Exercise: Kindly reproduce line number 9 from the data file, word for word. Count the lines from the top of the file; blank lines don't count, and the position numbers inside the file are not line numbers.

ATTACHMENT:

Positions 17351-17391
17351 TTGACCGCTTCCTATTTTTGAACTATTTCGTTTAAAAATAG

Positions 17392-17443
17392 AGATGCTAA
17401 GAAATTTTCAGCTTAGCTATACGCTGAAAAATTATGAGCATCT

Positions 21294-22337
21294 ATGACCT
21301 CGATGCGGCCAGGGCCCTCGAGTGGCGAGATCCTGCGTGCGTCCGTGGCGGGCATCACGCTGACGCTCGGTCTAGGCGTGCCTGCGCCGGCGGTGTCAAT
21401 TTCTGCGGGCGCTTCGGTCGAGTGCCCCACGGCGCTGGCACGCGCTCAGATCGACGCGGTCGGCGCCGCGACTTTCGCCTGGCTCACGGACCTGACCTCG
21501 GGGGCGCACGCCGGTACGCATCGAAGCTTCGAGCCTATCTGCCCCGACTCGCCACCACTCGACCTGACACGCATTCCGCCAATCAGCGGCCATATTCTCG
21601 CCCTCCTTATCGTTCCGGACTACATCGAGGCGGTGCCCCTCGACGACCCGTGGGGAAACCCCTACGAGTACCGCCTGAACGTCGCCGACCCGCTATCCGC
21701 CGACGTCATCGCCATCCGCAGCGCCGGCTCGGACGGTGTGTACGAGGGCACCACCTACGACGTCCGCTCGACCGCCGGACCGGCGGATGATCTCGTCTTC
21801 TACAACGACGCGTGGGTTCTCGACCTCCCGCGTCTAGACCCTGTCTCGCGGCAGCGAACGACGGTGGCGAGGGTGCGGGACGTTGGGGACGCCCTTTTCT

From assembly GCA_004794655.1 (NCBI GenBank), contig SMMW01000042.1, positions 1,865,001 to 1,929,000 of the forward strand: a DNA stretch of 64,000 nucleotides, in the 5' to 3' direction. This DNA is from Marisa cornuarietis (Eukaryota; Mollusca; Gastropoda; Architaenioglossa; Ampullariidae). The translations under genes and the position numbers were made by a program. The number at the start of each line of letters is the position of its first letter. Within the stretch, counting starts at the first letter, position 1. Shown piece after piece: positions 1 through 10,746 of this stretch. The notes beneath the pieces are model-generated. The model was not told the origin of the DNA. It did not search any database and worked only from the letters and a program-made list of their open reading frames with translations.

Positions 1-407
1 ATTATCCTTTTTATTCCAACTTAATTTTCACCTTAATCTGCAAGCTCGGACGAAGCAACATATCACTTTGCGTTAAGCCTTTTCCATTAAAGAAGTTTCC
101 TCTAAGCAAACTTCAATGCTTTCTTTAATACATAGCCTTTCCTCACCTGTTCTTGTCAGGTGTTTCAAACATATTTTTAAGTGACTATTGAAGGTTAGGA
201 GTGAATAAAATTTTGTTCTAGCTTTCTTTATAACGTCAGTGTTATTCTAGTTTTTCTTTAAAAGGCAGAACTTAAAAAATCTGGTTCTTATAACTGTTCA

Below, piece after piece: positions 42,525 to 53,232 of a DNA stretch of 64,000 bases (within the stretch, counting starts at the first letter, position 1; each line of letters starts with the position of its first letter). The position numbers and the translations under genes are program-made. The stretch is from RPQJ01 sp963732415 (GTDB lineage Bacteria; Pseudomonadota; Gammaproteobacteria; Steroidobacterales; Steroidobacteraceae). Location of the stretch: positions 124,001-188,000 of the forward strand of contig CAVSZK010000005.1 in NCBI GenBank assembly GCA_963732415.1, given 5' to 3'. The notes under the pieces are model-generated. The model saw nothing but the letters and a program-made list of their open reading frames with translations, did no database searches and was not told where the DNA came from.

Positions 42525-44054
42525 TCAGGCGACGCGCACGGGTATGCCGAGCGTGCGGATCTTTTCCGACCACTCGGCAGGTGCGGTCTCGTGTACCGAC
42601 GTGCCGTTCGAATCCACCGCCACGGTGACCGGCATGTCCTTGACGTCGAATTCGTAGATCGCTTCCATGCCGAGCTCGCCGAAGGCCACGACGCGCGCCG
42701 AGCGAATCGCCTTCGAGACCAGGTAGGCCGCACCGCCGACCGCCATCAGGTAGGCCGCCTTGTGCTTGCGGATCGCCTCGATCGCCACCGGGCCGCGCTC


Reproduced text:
21401 TTCTGCGGGCGCTTCGGTCGAGTGCCCCACGGCGCTGGCACGCGCTCAGATCGACGCGGTCGGCGCCGCGACTTTCGCCTGGCTCACGGACCTGACCTCG